one of the most beautiful drives on Earth. From vast ice fields to plunging valleys, glacial lakes to serrated peaks, it packs more scenery into the drive than any road I’ve ever driven. “Having some trouble, sir?” drawls a mustachioed park ranger, as his 4WD slows to a halt alongside my car. “Let’s see if we can’t get things moving.” The ranger nudges his jeep forward, flanking the moose. The animal reluctantly trudges off into the grass, leaving the highway clear. “Sometimes all it takes is a little persuasion. Safe driving!” The ranger smiles as he rolls off into the distance. It’s the first of many memorable wildlife encounters on the parkway. Near Bow Lake, sipping coffee at the old hostelry of NumTi-Jah Lodge, I watch a pair of eagles soaring overhead as they search for prey. Farther north, from the trail over Parker Ridge, I spy a family of mountain goats picking their way along the canyon walls, like a troupe of acrobats dressed in fur coats. When I stop for lunch at the Saskatchewan River Crossing, I listen to the peeps of pikas and the whistles of marmots. And once, near the Athabasca Falls, about 20 miles south of Jasper, I spy a mother black bear and two cubs foraging for berries in the wildflower meadows. Sometimes, the Icefields Parkway feels more like a safari park than a public highway; only here, the wildlife is just that: wild. While the animals are fascinating, it’s the scenery that makes the parkway special. Based along the route of an old packhorse trail established by First Nations people and fur traders, the road was completed in 1940 to join Banff and Jasper National Parks. It’s a thread of civilization fringed by sprawling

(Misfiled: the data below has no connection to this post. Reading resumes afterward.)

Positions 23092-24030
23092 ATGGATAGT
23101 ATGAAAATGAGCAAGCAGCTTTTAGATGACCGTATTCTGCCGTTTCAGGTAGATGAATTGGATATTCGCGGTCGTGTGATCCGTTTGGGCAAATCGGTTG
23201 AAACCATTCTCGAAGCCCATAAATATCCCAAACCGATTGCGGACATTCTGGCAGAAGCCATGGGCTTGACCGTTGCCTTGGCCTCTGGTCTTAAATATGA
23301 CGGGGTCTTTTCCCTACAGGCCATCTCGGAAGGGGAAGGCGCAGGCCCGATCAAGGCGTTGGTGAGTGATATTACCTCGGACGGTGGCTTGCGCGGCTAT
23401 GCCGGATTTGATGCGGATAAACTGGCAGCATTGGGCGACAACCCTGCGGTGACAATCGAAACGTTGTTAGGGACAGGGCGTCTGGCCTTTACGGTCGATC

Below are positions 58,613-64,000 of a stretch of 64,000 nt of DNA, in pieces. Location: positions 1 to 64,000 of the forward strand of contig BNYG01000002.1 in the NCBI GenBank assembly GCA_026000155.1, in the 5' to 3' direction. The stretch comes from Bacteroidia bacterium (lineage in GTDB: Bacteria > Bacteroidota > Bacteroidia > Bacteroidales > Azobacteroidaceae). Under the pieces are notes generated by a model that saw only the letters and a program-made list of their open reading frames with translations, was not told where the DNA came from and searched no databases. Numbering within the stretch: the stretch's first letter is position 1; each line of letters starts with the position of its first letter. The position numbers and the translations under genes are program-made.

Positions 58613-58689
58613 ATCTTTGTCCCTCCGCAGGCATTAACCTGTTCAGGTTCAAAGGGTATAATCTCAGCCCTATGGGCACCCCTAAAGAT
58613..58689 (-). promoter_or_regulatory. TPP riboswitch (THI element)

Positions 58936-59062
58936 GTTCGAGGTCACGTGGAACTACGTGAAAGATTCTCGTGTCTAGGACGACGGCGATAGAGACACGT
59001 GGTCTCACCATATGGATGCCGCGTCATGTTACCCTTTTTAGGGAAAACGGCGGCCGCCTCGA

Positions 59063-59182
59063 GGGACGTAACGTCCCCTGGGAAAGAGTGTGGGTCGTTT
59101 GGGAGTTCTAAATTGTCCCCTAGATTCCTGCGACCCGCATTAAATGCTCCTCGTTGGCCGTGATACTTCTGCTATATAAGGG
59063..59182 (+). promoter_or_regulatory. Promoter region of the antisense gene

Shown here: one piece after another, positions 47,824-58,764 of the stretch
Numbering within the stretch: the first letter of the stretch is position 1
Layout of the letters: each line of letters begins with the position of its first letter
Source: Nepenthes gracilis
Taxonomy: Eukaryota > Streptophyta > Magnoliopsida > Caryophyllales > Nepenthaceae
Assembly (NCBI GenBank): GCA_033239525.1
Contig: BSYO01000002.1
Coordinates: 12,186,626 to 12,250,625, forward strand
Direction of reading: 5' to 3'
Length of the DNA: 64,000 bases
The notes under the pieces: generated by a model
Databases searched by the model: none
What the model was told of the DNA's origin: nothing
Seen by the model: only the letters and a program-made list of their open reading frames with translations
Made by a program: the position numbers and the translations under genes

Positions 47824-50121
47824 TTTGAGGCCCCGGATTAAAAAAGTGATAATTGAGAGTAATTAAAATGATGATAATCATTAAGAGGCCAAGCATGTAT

wilderness. Craggy peaks spike the skyline to the east and west, and beyond lies wild backcountry barely changed since the days when Stoney, Kootenay and Blackfeet tribes called this land home. Waterfalls thunder down rock walls. Lakes sparkle electric blue. Then there are the glaciers that gave the road its name: more than 100, glinting like gems in the mountainside. Sadly, climate change now threatens these icy wonders. Even the mightiest have shrunk dramatically in size over the decades. At the Athabasca Glacier, about halfway along the Parkway, I stop at the Icefield Centre and take a 90-minute trip onto the glacier itself in an all-terrain snowcat. It’s a thrilling detour as the vehicle bumps and jolts over the ice, grinding its way onto the vast Columbia Icefield – at 125 square miles, the largest expanse of ice in the Rockies. At the top, passengers snap selfies surrounded by a boundless sea of ice: frozen in waves, cracked by crevasses, glinting like glass and tinted with a rainbow of icy colors. It’s sobering to think that one day even this great glacier might melt into memory. But for now, there are more natural wonders to explore ahead: a hike along the craggy ravine of Sunwapta Canyon, a detour to see the thunderous crash of the Athabasca Falls, an afternoon picnic with a view of the pyramid-shaped Mount Fryatt. It’s well after dark when I finally pull into Jasper, and I’ve only traveled 144 miles, but I head to bed happy in the knowledge that I’ve driven some of North America’s most spectacular scenery. Tomorrow, I think I might just hop back in the car, pull a U-turn and do it all over again.